With basketball still on hiatus due to the coronavirus pandemic, ESPN has given readers something to chew on with a fresh set of All-Time NBA rankings.
The number 74 may feel random at first, but it’s representative of the league’s 74 years, and three players from the Portland Trail Blazers franchise have made the cut.
No. 72: Damian Lillard (2012-13 – Present)
Damian Lillard’s time in Portland could land him the title of greatest Trail Blazer of all time. That’s a debate we’ll save for a future date, but for now, ESPN has him just inside their historic leaguewide rankings at No. 72.
In ESPN’s own words:
“Not many players are talented enough to end a team’s season with a 37-foot buzzer-beater and bye-bye wave to the crowd, and then go drop a fire hip-hop track in the studio with the same swagger. Lillard is making a strong case to become the greatest player in Blazers history, with many years seemingly ahead of him. The Oakland, California, native already has a Rookie of the Year trophy, a first-team All-NBA selection and five All-Star appearances among his career accomplishments. — Eric Woodyard”
No. 57: Clyde Drexler
Without studying ESPN’s list too closely, I’m tempted to call Clyde Drexler a Top 50 snub. Keeping him outside doesn’t quite feel right, but let’s see what the folks at the network have to say.:
“Drexler had the misfortune of being compared to his contemporary Michael Jordan, most famously in the 1992 Finals. Still, Drexler’s career stands out in its own right. The star player on Blazers teams that averaged 60 wins and made Finals appearances in 1990 and 1992, Drexler was an All-NBA first team pick in ’92 and a 10-time All-Star. He won a long-awaited championship after rejoining college teammate Hakeem Olajuwon with the Rockets in 1995. — Pelton”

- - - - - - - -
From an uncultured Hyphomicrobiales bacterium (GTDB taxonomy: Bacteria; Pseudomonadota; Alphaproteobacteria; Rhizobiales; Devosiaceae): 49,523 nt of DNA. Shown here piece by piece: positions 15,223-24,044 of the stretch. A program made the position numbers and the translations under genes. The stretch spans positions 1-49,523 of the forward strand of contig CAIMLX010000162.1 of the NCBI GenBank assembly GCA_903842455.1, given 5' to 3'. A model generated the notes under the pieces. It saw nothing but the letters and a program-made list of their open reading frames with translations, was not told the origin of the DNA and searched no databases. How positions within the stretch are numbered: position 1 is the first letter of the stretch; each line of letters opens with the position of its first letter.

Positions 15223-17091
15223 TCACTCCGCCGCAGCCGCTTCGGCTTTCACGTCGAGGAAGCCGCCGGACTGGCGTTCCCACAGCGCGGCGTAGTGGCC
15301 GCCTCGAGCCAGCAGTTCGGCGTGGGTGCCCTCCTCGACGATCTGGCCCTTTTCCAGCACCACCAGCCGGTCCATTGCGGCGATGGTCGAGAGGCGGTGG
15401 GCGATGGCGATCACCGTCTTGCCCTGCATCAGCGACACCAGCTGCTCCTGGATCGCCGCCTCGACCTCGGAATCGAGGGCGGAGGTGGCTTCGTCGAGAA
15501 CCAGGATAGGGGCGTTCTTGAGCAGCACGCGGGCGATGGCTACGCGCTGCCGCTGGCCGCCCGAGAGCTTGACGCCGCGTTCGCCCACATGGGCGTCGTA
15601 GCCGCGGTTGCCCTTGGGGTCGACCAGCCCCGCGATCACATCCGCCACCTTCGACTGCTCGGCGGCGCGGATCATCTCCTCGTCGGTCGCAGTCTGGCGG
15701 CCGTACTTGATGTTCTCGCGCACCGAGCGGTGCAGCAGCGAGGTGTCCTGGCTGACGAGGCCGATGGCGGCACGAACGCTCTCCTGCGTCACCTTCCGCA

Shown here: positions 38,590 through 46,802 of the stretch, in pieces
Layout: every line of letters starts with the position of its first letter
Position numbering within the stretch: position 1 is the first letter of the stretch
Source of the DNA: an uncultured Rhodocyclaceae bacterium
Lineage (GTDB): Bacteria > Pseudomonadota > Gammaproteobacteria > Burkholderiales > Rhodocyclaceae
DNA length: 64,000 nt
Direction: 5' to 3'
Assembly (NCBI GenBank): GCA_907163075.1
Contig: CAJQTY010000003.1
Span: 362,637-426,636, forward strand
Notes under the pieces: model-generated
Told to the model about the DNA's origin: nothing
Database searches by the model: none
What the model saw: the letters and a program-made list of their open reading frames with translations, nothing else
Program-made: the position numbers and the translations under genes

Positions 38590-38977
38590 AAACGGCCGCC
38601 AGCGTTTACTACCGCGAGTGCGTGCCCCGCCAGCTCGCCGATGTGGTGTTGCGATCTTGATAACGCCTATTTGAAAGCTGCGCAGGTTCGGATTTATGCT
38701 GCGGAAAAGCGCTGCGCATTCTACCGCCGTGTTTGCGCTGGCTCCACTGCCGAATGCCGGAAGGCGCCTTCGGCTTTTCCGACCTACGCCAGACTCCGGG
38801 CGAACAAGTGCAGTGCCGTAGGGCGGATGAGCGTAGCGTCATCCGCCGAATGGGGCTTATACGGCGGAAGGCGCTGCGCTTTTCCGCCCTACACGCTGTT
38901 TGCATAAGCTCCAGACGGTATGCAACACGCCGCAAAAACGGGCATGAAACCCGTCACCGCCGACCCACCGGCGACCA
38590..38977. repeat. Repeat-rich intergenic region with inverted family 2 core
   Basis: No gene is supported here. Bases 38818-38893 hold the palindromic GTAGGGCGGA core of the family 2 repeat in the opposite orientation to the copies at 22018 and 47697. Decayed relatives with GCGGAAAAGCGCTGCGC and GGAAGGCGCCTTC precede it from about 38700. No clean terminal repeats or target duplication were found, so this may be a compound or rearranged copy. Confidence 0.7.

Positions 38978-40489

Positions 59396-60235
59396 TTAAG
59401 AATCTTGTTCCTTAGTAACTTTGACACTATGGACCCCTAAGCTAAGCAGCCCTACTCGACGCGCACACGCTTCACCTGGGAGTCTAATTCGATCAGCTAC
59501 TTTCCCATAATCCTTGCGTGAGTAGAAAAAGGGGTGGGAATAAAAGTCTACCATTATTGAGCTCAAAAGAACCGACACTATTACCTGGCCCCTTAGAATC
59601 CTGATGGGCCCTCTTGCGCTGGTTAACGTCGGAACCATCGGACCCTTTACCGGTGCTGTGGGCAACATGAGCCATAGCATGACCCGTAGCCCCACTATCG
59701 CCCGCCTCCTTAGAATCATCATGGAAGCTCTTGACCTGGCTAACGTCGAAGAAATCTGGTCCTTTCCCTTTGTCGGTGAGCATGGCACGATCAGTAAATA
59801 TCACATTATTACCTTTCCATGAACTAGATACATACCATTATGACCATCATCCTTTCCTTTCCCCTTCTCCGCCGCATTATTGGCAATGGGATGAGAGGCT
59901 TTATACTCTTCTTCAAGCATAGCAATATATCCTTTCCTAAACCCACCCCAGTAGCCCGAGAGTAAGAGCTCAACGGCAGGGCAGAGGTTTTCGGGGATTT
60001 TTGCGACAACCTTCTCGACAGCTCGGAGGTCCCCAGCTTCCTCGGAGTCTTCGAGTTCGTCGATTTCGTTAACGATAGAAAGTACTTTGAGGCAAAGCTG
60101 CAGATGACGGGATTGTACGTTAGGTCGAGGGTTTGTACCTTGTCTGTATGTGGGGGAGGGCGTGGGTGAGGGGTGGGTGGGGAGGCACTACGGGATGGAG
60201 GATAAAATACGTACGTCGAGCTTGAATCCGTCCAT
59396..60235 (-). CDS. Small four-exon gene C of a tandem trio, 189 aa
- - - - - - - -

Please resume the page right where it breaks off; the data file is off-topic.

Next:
No. 48: Bill Walton
Rip City often thinks about Bill Walton and the what-ifs—at least as they both pertain to the franchise. And why not? On the brink of a dynasty, it all unraveled with the injury, recovery and eventual departure of Walton and the team hasn’t won a title since 1977. But think about Walton as a player for a second. Had the stars aligned throughout the entirety of his career instead of for a relatively brief moment, he could have been one of the household-name bigs we talk about today among the league’s GOATs. All of that is just to say that his placement in the top 50 is a huge testament to how good he was in his brief prime, and it could have been a lot higher had injuries not largely defined his career.
“Despite being named to this list, Walton’s career is one of the ultimate NBA “what-ifs.” He was the hub of one of the iconic teams in NBA history, the 1977 champion Trail Blazers, and he won an MVP award the following season, but a series of foot injuries robbed him of a chance to be one of the truly all-time great players. The stretches when he was able to stay on the court — both early in his career with Portland, and then later with the Celtics, with whom he won the 1986 title — were enough to merit inclusion here. — Bontemps”
ESPN’s Top 10 has yet to release as of this writing, but it’s safe to say Rasheed Wallace, Bonzi Wells and Ha Seung-Jin likely aren’t in the NBA’s all-time top 10.